I studied Japanese for three years before coming to APU. In Vietnam, my home country, I studied under Vietnamese teachers who had studied in Japan, Japanese teachers from Tokyo and Chiba, and even with Japanese students who came to Vietnam on exchange programs. I had a lot of experience studying the language, and yet I still hadn’t found the most efficient method to memorize new vocabulary. As I struggled to master Japanese, real fluency seemed like a far-fetched dream. That was, until I found myself in the pre-advanced Japanese course at APU, taught by Mr. Ryo Takada.
Having graduated with a master’s degree in language education in San Francisco, Mr. Takada has 7 years of experience teaching Japanese at APU. With a deep interest in language and personal experience learning a language while studying abroad, Mr. Takada’s main preoccupation has always been how to aid international students in figuring out their motivation to learn Japanese. During the first weeks of the course, he used only Japanese to explain grammar, kanji, and to explain cultural information to the class. Because he avoided English, the students in the class thought that he was uncomfortable using the language. However, one day when we were having trouble grasping the difference between 状態 (joutai, condition) and 状況 (joukyou, circumstance) using only Japanese, he suddenly switched into fluent English, startling much of the class.
After the class, I asked him why he didn’t tell us that he could speak English, since it would be easier for students to consult with him when we have problems in our studies. “If you come to class and listen to my Japanese everyday, even though I don’t speak as fast as Japanese people normally do, I hope that it will help you to get used to the speed of native Japanese, improving your ability to take in more of the language,” he kindly answered. His insight into language served to spark interest in the class, helping us to excel. Since my little talk with Mr. Takada, I have found my motivation to study Japanese. I realized that I have a unique opportunity to study Japanese here in Japan, surrounded native speakers of the language.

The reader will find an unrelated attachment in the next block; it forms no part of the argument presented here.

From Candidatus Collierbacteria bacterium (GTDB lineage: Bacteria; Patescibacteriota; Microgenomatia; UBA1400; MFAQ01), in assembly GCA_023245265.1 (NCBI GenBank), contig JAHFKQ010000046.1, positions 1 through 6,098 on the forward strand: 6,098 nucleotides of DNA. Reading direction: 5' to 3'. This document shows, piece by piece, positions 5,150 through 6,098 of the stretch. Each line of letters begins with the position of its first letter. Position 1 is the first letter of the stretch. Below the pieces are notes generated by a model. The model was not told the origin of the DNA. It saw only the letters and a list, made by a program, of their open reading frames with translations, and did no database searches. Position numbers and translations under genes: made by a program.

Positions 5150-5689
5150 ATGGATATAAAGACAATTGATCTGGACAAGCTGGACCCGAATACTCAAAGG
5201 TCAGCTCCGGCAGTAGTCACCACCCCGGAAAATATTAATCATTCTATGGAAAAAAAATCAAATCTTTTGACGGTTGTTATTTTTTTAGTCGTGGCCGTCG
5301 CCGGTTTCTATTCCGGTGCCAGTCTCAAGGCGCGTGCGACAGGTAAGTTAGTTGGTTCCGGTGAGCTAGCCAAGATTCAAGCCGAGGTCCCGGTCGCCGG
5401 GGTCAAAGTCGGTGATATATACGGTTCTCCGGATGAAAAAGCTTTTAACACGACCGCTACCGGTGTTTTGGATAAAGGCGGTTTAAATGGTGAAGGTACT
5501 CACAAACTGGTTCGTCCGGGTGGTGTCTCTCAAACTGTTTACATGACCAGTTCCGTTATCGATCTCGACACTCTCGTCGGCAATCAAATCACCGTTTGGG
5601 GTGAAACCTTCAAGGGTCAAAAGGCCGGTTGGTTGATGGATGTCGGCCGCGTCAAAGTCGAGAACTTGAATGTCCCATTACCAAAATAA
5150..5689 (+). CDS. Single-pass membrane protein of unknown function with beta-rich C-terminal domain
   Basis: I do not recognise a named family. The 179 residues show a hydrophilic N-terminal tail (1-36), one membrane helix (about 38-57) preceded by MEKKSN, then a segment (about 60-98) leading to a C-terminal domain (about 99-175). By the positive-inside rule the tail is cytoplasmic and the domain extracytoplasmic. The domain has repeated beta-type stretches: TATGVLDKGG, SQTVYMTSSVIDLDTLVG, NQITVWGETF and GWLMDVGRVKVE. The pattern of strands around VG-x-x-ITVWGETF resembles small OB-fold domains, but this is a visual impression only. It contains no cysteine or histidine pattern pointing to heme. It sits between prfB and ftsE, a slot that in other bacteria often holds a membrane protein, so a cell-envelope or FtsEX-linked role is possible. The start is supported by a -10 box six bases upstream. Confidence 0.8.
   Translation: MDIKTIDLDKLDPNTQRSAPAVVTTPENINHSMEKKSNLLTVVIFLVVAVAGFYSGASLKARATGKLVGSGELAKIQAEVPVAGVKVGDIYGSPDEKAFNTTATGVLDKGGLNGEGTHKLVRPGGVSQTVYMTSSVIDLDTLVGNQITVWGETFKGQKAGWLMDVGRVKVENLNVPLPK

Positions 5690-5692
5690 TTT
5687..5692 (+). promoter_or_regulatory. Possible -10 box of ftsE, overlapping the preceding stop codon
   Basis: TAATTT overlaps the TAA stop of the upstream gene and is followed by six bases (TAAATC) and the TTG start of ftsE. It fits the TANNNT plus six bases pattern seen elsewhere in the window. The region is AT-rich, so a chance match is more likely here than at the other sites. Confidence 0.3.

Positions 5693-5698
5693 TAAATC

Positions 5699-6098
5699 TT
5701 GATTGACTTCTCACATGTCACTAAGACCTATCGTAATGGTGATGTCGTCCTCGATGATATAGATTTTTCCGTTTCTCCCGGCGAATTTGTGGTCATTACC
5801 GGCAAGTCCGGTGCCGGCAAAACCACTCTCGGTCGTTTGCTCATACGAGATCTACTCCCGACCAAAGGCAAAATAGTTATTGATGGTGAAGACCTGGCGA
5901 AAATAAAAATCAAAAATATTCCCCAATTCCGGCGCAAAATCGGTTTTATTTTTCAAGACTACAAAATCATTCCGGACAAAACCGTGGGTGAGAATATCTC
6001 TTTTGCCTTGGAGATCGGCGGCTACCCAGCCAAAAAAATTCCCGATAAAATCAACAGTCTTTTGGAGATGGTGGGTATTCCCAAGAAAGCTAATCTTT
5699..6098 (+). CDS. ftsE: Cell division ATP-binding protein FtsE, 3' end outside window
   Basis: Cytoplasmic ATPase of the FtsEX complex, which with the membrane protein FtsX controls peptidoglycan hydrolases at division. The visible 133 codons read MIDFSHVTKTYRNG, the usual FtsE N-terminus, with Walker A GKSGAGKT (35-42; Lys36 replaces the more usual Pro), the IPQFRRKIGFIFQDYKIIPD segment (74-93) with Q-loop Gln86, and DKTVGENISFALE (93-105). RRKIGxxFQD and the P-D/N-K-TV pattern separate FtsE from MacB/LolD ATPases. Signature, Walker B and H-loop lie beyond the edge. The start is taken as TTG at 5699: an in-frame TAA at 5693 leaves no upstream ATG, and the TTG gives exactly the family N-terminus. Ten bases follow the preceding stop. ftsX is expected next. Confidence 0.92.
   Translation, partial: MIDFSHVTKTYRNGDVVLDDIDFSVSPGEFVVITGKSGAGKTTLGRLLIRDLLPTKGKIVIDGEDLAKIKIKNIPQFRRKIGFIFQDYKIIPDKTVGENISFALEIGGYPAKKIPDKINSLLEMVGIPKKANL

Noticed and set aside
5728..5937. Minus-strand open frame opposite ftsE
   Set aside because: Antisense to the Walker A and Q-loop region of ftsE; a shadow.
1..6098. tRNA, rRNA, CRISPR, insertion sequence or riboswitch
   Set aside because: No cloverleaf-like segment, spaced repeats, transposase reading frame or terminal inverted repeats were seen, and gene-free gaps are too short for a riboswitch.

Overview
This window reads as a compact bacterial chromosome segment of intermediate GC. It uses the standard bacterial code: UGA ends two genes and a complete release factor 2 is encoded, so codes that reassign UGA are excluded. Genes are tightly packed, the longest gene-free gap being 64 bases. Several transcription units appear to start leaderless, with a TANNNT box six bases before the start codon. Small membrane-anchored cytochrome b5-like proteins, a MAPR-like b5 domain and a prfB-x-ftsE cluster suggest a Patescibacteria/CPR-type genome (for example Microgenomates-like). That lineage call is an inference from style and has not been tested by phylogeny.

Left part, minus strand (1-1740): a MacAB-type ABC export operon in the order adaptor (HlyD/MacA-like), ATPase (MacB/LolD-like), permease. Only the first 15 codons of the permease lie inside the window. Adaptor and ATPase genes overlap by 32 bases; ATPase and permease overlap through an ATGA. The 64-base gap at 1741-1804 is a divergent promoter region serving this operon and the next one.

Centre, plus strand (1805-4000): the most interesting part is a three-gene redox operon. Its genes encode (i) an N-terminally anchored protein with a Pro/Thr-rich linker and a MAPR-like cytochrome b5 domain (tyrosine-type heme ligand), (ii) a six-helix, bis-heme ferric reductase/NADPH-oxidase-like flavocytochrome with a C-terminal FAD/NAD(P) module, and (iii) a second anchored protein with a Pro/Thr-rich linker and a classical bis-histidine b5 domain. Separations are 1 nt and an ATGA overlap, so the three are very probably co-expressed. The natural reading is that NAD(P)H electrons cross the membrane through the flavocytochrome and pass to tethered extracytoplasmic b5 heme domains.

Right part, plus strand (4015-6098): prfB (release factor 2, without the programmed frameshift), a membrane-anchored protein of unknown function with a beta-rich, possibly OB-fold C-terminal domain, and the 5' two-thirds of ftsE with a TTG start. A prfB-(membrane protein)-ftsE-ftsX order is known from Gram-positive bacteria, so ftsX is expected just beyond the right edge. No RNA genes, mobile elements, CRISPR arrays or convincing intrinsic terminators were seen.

Mr. Takada also told us to prioritize learning new words. There are many different aspects to learning a new language. It can be like swimming in a vast ocean, one where students can easily get lost without a lighthouse to guide them. Thankfully, Mr. Takada is that lighthouse, lighting our way by helping us expand our vocabulary through providing us with new expressions and helping us use these expressions in appropriate contexts. Consequently, I have come to feel like the elusive goal of Japanese proficiency has never been closer. Mr. Takada has changed the way I approach a new language. He has not only provided us with new vocabulary, but he has also shown us how and in what context should we use those words. For instance, when teaching the word状態 (joutai, condition), he explained that we could use this world to describe the condition of one’s health (健康状態, kenkoujoutai), the condition of being at peace (平和状態, heiwajoutai), or the state of a company (経営状態, keieijoutai). By providing so many linked examples, he helped us to be able to more quickly use new vocabulary. The biggest advantage of studying Japanese at APU is being surrounded by Japanese friends who can speak English. Whenever I learn a new word, I can immediately try it when talking with my friends. Their willingness   to offer correction does wonders for my ability to use the right words in the right context.
Even as someone who could speak more than one language when I came to APU, I have struggled with finding learning methods that suit me the best; it must surely be harder for those who have never studied a new language before. As for me, coming to the right place and studying with the right person greatly improved my learning experience. I sincerely hope that my experience can help some of you find the way to improving your own experience.
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